Source:
Gladwell, Malcolm. Outliers: The Story of Success. New York, NY: Little, Brown, and Co., 2008.
(Note: italics in original.)

Ukrainian Memorial to the Millions Starved by Stalin’s Communism

FamineMemorialKievUkraine.jpg “A memorial to the famine, right, opposite a revered cathedral, was dedicated last November in Kiev. A museum is planned there.” Source of photo and caption: online version of the NYT article quoted and cited below.

(p. A6) KIEV, Ukraine — A quarter century ago, a Ukrainian historian named Stanislav Kulchytsky was told by his Soviet overlords to concoct an insidious cover-up. His orders: to depict the famine that killed millions of Ukrainians in the early 1930s as unavoidable, like a natural disaster. Absolve the Communist Party of blame. Uphold the legacy of Stalin.
Professor Kulchytsky, though, would not go along.
The other day, as he stood before a new memorial to the victims of the famine, he recalled his decision as one turning point in a movement lasting decades to unearth the truth about that period. And the memorial itself, shaped like a towering candle with a golden eternal flame, seemed to him in some sense a culmination of this effort.
“It is a sign of our respect for the past,” Professor Kulchytsky said. “Because everyone was silent about the famine for many years. And when it became possible to talk about it, nothing was said. Three generations on.”
. . .
The pro-Western government in Kiev, which came to power after the Orange Revolution of 2004, calls the famine a genocide that Stalin ordered because he wanted to decimate the Ukrainian citizenry and snuff out aspirations for independence from Moscow.
The archives make plain that no other conclusion is possible, said Professor Kulchytsky, who is deputy director of the Institute of Ukrainian History in Kiev.
Professor Kulchytsky is 72, though he looks younger, as if he has somehow withstood the draining effect of so much research into the horrors of that time.
“It is difficult to bear,” he acknowledged. “The documents about cannibalism are especially difficult to read.”
Professor Kulchytsky said it was undeniable that people all over the Soviet Union died from hunger in 1932 and 1933 as the Communists waged war on the peasantry to create farming collectives. But he contended that in Ukraine the authorities went much further, essentially quarantining and starving many villages.
“If in other regions, people were hungry and died from famine, then here people were killed by hunger,” Professor Kulchytsky said. “That is the absolute difference.”

For the full story, see:
CLIFFORD J. LEVY. “Kiev Journal – A New View of a Famine That Killed Millions.” The New York Times (Mon., March 16, 2009): A6.
(Note: ellipsis added.)

To Get Things Done “Doesn’t Leave Any Time for Golf or Cocktails”

I am grateful to Matthew Pianetta for calling my attention to this wonderful quotation from the entrepreneurial Admiral Hyman G. Rickover:

(p. 239) “Efficiency isn’t the objective, Dunford, effectiveness is. Don’t confuse effectiveness with efficiency. I’m convinced that the only way to be effective, to make a difference in the real world, is to put ten times as much effort into everything as anyone else thinks is reasonable. It doesn’t leave any time for golf or cocktails, but it gets things done.”

Source:
Rickover as quoted in Rockwell, Theodore. The Rickover Effect: How One Man Made a Difference. Lincoln, NE: iUniverse, Inc., 2002.
(Note: paging of quote seems same in both 1992 and 2002 editions.)

Cooking with Cow Shit Adds to Global Warming (and Would Be Ended by Economic Growth)

SootFromCookingIndia.jpg“Cooking in Kohlua, India. Soot from tens of thousands of villages in developing countries is responsible for 18 percent of the planet’s warming, studies say.” Source of photo and caption: online version of the NYT article quoted and cited below.

Economic growth is sometimes seen as increasing pollution. But the article quoted below shows that primitive cooking methods, which occur in the absence of economic growth, cause one of the most damaging forms of pollution: black carbon.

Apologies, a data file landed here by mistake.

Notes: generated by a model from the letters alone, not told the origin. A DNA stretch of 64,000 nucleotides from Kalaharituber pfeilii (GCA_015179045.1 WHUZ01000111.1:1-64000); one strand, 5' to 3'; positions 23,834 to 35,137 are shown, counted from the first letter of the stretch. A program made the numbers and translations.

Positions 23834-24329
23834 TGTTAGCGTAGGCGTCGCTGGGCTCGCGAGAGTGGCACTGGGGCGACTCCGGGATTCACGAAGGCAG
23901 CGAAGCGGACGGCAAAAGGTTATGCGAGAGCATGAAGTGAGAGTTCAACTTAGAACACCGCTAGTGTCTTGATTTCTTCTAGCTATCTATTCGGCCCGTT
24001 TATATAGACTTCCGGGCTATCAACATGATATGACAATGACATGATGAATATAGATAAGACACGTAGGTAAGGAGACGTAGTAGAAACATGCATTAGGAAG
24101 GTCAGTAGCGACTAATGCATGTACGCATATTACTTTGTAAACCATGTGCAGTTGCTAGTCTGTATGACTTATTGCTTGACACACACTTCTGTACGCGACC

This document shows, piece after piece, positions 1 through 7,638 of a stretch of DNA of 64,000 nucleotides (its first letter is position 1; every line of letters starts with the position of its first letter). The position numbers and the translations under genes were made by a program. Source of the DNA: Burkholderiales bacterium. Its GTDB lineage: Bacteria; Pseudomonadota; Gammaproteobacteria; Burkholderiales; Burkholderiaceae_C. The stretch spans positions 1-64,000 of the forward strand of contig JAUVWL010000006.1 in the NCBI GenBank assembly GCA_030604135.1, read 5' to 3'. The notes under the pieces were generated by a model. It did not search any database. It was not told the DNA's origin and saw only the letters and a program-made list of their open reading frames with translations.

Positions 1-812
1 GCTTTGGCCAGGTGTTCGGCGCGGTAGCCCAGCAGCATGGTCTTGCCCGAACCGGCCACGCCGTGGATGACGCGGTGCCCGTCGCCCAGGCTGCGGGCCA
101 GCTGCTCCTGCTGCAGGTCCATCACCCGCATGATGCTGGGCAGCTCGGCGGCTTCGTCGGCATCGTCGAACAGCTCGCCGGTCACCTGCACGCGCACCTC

(p. A1) KOHLUA, India — “It’s hard to believe that this is what’s melting the glaciers,” said Dr. Veerabhadran Ramanathan, one of the world’s leading climate scientists, as he weaved through a warren of mud brick huts, each containing a mud cookstove pouring soot into the atmosphere.
As women in ragged saris of a thousand hues bake bread and stew lentils in the early evening over fires fueled by twigs and dung, children cough from the dense smoke that fills their homes. Black grime coats the undersides of thatched roofs. At dawn, a brown cloud stretches over the landscape like a diaphanous dirty blanket.
In Kohlua, in central India, with no cars and little electricity, emissions of carbon dioxide, the main heat-trapping gas linked to global warming, are near zero. But soot — also known as black carbon — from tens of thousands of villages like this one in developing countries is emerging as a major and previously unappreciated source of global climate change.
While carbon dioxide may be the No. 1 contributor to rising global temperatures, scientists say, black carbon has emerged as an important No. 2, with recent studies estimating that it is responsible for 18 percent of the (p. A12) planet’s warming, compared with 40 percent for carbon dioxide. Decreasing black carbon emissions would be a relatively cheap way to significantly rein in global warming — especially in the short term, climate experts say. Replacing primitive cooking stoves with modern versions that emit far less soot could provide a much-needed stopgap, while nations struggle with the more difficult task of enacting programs and developing technologies to curb carbon dioxide emissions from fossil fuels.
. . .
Better still, decreasing soot could have a rapid effect. Unlike carbon dioxide, which lingers in the atmosphere for years, soot stays there for a few weeks. Converting to low-soot cookstoves would remove the warming effects of black carbon quickly, while shutting a coal plant takes years to substantially reduce global CO2 concentrations.
. . .
Mark Z. Jacobson, professor of environmental engineering at Stanford, said that the fact that black carbon was not included in international climate efforts was “bizarre,” but “partly reflects how new the idea is.”

For the full story, see:
ELISABETH ROSENTHAL. “By Degrees; Black Carbon; Soot From Third-World Stoves Is New Target in Climate Fight.” The New York Times (Thurs., April 16, 2009): A1, A12.
(Note: ellipses added; the title of the online version is “By Degrees – Third-World Stove Soot Is Target in Climate Fight.” )

BlackCarbonMap.jpg

Source of maps: online version of the NYT article quoted and cited above.